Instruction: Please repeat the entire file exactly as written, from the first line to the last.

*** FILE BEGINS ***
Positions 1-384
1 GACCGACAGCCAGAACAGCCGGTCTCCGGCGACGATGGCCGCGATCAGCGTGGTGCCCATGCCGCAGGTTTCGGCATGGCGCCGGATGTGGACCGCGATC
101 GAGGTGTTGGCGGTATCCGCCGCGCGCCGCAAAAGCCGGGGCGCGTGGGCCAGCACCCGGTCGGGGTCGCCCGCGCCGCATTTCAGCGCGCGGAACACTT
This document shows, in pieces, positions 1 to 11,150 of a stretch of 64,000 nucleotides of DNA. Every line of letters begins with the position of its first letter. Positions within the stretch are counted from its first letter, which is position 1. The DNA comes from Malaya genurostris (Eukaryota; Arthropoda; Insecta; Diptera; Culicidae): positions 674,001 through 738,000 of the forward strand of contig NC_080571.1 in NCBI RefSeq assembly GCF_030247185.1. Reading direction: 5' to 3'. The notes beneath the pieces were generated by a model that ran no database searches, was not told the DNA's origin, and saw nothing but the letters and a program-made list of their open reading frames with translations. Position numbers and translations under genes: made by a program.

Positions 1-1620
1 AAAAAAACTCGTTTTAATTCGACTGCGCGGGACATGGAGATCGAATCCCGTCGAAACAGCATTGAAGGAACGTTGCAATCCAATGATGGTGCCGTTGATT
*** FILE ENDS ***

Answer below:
Positions 1-384
1 GACCGACAGCCAGAACAGCCGGTCTCCGGCGACGATGGCCGCGATCAGCGTGGTGCCCATGCCGCAGGTTTCGGCATGGCGCCGGATGTGGACCGCGATC
101 GAGGTGTTGGCGGTATCCGCCGCGCGCCGCAAAAGCCGGGGCGCGTGGGCCAGCACCCGGTCGGGGTCGCCCGCGCCGCATTTCAGCGCGCGGAACACTT
This document shows, in pieces, positions 1 to 11,150 of a stretch of 64,000 nucleotides of DNA. Every line of letters begins with the position of its first letter. Positions within the stretch are counted from its first letter, which is position 1. The DNA comes from Malaya genurostris (Eukaryota; Arthropoda; Insecta; Diptera; Culicidae): positions 674,001 through 738,000 of the forward strand of contig NC_080571.1 in NCBI RefSeq assembly GCF_030247185.1. Reading direction: 5' to 3'. The notes beneath the pieces were generated by a model that ran no database searches, was not told the DNA's origin, and saw nothing but the letters and a program-made list of their open reading frames with translations. Position numbers and translations under genes: made by a program.

Positions 1-1620
1 AAAAAAACTCGTTTTAATTCGACTGCGCGGGACATGGAGATCGAATCCCGTCGAAACAGCATTGAAGGAACGTTGCAATCCAATGATGGTGCCGTTGATT